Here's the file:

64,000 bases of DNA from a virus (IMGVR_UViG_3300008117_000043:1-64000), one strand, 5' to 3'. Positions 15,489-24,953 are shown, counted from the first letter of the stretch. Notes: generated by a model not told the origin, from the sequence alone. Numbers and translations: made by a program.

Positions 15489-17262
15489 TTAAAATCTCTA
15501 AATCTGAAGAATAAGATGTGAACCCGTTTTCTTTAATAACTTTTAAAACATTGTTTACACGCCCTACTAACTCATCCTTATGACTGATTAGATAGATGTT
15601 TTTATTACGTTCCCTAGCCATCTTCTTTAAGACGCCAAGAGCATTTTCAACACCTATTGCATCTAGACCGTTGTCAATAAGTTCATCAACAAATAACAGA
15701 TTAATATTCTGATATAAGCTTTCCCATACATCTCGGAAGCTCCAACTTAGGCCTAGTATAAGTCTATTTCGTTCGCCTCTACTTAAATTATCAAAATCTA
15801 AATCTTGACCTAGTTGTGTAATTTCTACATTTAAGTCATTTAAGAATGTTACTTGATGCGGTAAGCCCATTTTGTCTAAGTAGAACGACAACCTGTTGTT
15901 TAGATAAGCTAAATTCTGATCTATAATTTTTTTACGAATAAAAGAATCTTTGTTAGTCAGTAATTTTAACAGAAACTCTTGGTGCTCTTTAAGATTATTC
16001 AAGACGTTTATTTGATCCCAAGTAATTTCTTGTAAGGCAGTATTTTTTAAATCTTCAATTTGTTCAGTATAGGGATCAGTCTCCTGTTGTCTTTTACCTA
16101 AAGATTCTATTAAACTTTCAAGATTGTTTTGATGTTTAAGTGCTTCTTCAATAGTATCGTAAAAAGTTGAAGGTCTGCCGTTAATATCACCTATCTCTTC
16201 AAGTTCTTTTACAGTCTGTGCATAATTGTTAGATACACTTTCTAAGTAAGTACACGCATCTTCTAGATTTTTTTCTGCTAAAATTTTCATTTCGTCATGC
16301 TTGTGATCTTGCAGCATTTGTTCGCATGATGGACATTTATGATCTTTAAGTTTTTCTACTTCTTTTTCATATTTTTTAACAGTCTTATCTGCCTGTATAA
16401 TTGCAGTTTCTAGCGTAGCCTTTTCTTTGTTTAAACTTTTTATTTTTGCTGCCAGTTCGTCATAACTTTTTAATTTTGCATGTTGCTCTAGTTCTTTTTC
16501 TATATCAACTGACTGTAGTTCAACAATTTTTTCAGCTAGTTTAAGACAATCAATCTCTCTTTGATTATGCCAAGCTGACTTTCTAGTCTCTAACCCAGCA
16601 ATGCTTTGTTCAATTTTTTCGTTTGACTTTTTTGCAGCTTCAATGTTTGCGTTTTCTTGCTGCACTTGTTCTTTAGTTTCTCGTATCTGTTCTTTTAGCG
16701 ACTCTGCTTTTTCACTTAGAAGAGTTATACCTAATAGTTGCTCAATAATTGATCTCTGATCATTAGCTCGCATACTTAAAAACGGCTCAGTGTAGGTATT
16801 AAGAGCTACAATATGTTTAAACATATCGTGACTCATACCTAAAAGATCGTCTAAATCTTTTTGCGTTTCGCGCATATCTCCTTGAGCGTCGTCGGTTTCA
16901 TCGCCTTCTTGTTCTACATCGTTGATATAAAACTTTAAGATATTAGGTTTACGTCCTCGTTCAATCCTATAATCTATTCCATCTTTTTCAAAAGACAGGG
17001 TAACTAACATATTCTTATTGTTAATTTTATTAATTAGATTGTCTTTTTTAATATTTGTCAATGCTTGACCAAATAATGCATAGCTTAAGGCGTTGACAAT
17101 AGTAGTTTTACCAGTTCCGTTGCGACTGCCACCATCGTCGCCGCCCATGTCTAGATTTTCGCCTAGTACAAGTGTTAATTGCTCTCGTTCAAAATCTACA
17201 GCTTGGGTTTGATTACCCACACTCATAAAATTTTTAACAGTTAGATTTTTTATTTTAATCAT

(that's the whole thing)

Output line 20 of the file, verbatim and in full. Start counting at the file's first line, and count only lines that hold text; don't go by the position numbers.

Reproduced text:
17101 AGTAGTTTTACCAGTTCCGTTGCGACTGCCACCATCGTCGCCGCCCATGTCTAGATTTTCGCCTAGTACAAGTGTTAATTGCTCTCGTTCAAAATCTACA